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What Is the Difference Between Calisthenics & Aerobics?

by 
author image Morgan Rush
Morgan Rush is a California journalist specializing in news, business writing, fitness and travel. He's written for numerous publications at the national, state and local level, including newspapers, magazines and websites. Rush holds a Bachelor of Arts from the University of California, San Diego.
What Is the Difference Between Calisthenics & Aerobics?
What Is the Difference Between Calisthenics & Aerobics? Photo Credit: UberImages/iStock/GettyImages

Calisthenics and aerobics both contribute to your goals to become fitter, stronger, leaner and healthier. Aerobics is typically defined as any vigorous exercise that gets your heart rate up, burns calories and strengthens your lungs and heart. Calisthenics, on the other hand, uses your own body weight as resistance to strengthen the muscles.

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Aerobic Exercise

During aerobic exercise, your heart rate rises, you break a sweat and you breathe harder. Your cardiovascular system works to deliver fresh blood and oxygen to your working muscles. With successive bouts of aerobic exercise, your heart and lungs become stronger.

During aerobics, your body burns calories for energy from the food you eat. If you balance your calorie intake with your exercise output, you maintain your weight; if you burn more calories than you eat, you lose weight.

Other benefits of aerobic exercise include stronger muscles and bones, improved circulation, and increased energy and endurance. Regular aerobic exercise also improves your cardiovascular health, decreasing the risk of heart disease and lowering blood pressure. In addition, aerobic exercise can reduce stress, relieve depression and anxiety and improve sleep.

Examples of Aerobic Exercise

Aerobic exercise is typically categorized into low-impact and high-impact. Low-impact aerobic exercise puts less stress on your joints, which is better for people with knee problems or those who are very overweight. Examples of low-impact aerobic activities include walking, swimming, bicycling, rowing and using an elliptical trainer.

High-impact exercise is just as good for you as low-impact exercise, assuming you don't have any joint problems and you're not very overweight. Examples of high-impact aerobic activities include running, jumping rope or taking aerobics classes that involve a lot of leaps and jumps.

Aerobic exercise can be made more challenging by increasing the speed or the duration of the exercise. You can also add resistance to many exercises, such as walking or biking up hills.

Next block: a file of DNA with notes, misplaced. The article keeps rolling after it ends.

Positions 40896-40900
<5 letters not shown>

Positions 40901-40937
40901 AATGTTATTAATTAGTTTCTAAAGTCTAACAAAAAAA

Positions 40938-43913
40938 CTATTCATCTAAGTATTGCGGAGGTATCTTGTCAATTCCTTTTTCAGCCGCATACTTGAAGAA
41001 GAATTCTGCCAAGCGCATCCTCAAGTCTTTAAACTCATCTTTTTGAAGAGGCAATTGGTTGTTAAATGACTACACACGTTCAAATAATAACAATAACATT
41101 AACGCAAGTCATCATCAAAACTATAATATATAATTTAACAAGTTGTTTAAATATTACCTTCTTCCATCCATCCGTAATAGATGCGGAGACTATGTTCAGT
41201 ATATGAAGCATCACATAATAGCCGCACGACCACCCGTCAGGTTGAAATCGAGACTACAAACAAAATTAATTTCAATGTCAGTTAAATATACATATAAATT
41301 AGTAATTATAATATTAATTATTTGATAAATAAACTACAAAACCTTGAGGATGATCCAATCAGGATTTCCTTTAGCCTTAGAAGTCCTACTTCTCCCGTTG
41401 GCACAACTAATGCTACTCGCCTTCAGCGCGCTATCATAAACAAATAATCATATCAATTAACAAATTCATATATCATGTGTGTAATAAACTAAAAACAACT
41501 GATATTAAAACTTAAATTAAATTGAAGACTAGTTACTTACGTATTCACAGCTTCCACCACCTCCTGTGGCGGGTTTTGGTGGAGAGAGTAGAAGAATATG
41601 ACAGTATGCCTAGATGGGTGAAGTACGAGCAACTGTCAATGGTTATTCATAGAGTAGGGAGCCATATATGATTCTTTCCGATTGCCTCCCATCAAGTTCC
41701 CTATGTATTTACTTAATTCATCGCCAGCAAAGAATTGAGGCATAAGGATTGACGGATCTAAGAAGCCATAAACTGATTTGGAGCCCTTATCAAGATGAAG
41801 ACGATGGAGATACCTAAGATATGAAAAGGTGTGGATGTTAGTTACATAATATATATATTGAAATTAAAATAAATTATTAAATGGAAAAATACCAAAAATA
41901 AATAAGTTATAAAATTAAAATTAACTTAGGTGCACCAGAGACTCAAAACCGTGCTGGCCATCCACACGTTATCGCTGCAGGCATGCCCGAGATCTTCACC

It's generally recommended that you do aerobic exercise for 20 to 60 minutes several times a week, although it can be broken up into smaller chunks of time. How long you need to do aerobics also depends on the intensity -- if you work harder, you don't have to work as long.

Read more: Full Body Calisthenics Workout Routine

Calisthenics

Calisthenics involves performing movements that use your own body weight for resistance in order to increase muscle strength and size. When you perform repetitive movements against resistance, you cause tiny tears in the muscles. When the muscle tissue heals it becomes stronger and, in some cases, larger.

But the benefits don't end there. Building muscle increases your metabolism, because your body expends calories to build and maintain muscle mass; it doesn't do that with fat. The more muscle you build with calisthenics, the more efficient your metabolism.

Done quickly enough with few rest breaks, calisthenics also provides a good cardiovascular workout and improves endurance. In fact, a vigorous calisthenics workout can actually be more challenging for your cardiovascular system and burn more calories than many aerobics workouts because you're recruiting more muscles at once.

In addition, calisthenics provides many of the mind-body benefits of aerobic exercise, including reduced depression and anxiety, improved self-image and confidence and better sleep.

Examples of Calisthenics Exercises

Calisthenics exercises typically target one or several muscle groups. For example push-ups target the arms, abs and chest, while squats target the butt and thighs.

Common upper body calisthenics exercises include push-ups, pull-ups, chin-ups, dips and handstand push-ups. For the lower body, there are squats, lunges, pistol squats and heel raises. There are also many exercises to work the core muscles of the midsection, including planks, crunches and supermans.

Whereas aerobic exercise is done for a long period of time, typically 20 minutes or more, calisthenics are done for a certain number of reps or for short periods of time. Depending on your fitness level and the particular exercise, you might do sets of between eight and 20 reps. Then, after a brief rest, you'd do another one to four sets.

Calisthenics should be done at least two days a week to target all your major muscle groups.

Read more: Calisthenics vs. Weightlifting

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